Prime Minister Narendra Modi became prime minister in 2014 in the wake of his Bharatiya Janata Party (BJP) winning the Lok Sabha elections, the first time a single party achieved a majority in India’s lower house since 1984.
Nearly nine-in-ten Indians (88%) hold a favorable view of Modi. This includes 69% who express a very favorable opinion. Although support dipped slightly in 2016, it has recovered 12 percentage points in 2017 and now rivals that immediately after his election. Just one-in-ten Indians have an unfavorable view of the prime minister.
Modi is very popular among men and women and among adults in both rural and urban areas. Young Indians, those ages 18 to 29, show slightly greater intensity of support than their elders, ages 50 and older. Perhaps not surprisingly, BJP supporters are more intense in their backing for their leader than are Congress party adherents. Almost everyone has an opinion about their prime minister; a scant 2% expressed no view.
No other major political figure in India approaches Modi’s level of public support.
A majority of adults hold a favorable opinion of both Rahul Gandhi, who led the Congress party in the 2014 election, and his mother Sonia Gandhi, the president of the party. Sonia is the widow of former Prime Minister Rajiv Gandhi.
Support for both Congress party leaders is up from 2013, but it is down 5 points for Rahul and 8 points for Sonia since 2016. Slightly less than half of BJP supporters voice a favorable view of Rahul (46%) and Sonia (45%). Both Gandhis are more popular in rural areas than in urban areas, reflecting the long ties the Congress party has had with Indians in the countryside. Indians with a primary school education or less are more likely than those with some college or more to hold a favorable view of either Gandhi.
Arvind Kejriwal is the chief minister of Delhi and the national convener of the Aam Aadmi Party (AAP). Kejriwal, who enjoyed widespread support in 2015 as he championed an anti-corruption agenda, has seen his backing fall 11 points since 2016 and 21 points since 2015. As of this year, roughly four-in-ten Indians (39%) see him in a favorable light.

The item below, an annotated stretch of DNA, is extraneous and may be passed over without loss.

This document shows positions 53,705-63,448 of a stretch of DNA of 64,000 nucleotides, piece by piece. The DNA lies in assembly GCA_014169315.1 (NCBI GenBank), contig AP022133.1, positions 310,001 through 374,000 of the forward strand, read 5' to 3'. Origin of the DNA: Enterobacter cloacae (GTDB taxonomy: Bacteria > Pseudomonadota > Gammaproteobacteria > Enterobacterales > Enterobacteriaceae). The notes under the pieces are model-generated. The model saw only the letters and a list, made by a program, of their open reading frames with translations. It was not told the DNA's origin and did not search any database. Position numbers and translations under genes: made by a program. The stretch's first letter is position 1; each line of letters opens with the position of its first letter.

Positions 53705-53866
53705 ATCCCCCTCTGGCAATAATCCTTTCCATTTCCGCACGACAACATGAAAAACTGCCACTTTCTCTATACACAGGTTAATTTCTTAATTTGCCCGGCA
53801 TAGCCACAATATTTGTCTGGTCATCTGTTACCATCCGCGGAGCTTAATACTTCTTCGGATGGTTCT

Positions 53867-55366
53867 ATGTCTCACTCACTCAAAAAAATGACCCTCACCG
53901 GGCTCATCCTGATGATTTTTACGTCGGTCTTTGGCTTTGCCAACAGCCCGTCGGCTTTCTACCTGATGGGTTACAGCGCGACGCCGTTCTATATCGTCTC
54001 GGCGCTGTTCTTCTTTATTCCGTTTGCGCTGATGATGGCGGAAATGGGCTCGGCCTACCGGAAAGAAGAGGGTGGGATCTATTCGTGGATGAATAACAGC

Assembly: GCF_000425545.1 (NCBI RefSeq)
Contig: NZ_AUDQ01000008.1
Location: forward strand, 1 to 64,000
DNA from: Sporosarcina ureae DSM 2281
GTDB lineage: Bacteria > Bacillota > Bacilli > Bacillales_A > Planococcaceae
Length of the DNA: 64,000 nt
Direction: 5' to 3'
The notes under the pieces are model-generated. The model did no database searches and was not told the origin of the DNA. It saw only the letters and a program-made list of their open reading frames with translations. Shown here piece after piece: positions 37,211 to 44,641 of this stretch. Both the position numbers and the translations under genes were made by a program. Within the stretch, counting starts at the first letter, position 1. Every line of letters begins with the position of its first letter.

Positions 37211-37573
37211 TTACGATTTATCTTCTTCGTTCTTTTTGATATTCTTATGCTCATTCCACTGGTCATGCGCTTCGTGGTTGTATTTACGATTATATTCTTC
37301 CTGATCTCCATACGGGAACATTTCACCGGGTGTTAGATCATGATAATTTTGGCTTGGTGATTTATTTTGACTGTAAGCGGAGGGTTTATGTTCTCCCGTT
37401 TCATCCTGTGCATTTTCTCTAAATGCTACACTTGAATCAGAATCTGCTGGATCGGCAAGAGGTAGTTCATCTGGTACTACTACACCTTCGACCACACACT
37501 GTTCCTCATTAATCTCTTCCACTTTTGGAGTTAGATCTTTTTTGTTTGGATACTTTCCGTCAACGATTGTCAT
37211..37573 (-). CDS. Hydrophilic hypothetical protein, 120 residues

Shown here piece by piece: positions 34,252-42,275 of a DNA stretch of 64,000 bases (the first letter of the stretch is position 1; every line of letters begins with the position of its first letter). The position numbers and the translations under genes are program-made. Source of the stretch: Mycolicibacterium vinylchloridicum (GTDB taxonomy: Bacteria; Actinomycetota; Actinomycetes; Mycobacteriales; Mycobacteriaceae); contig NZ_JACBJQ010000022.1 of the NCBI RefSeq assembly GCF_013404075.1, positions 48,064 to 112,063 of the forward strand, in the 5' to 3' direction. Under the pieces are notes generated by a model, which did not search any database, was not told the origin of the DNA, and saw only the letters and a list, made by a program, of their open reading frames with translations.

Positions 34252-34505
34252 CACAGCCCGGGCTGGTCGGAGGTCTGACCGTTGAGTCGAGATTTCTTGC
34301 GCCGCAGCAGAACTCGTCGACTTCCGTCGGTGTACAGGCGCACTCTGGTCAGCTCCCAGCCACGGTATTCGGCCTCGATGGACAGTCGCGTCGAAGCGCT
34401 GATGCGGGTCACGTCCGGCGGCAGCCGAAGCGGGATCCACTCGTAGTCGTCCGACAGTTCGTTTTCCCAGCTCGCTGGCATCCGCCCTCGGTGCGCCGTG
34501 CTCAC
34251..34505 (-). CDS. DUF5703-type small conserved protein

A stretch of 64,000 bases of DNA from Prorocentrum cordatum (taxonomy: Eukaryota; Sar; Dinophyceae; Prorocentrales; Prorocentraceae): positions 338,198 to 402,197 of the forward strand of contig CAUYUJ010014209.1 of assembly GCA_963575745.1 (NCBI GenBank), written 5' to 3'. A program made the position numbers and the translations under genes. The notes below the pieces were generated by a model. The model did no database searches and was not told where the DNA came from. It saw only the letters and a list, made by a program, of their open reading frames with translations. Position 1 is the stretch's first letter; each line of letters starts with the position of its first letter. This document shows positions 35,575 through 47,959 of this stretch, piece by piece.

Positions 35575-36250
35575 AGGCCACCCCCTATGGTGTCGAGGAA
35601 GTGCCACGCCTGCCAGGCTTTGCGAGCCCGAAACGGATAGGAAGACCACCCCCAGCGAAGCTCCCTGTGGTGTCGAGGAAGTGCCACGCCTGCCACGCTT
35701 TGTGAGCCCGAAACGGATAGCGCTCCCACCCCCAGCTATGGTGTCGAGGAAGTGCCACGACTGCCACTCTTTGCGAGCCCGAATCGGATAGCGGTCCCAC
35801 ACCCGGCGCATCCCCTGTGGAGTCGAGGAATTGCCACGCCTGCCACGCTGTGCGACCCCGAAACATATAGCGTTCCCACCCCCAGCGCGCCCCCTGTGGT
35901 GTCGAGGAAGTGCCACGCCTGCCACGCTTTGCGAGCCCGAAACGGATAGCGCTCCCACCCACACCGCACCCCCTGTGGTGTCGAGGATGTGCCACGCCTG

Prime Minister Modi receives widespread public approval of his handling of a myriad of domestic challenges facing Indian society today.
Nearly three-quarters (73%) of Indian adults say a lack of employment opportunities is a very big problem in India. A comparable share of the public (72%) approves of the prime minister’s handling of this issue, and that assessment is up 10 points since 2016.
A similar share of the public cites corrupt officials (74%) and terrorism (76%) as very big challenges, and roughly seven-in-ten Indians approve of Modi’s record in dealing with each problem. Public approval of his handling of corruption is up 11 points and support for his dealings with terrorism is up 10 points. Rural Indians view the prime minister’s handling of corruption less favorably than do city dwellers.
Reflecting the partisan divide over Modi’s tenure, half or more of BJP supporters, in many cases very strong majorities of those partisans, approve of Modi’s actions on a range of domestic problems. Roughly half or less, and in some cases an even smaller share, of Congress backers approve of Modi’s performance on these same issues.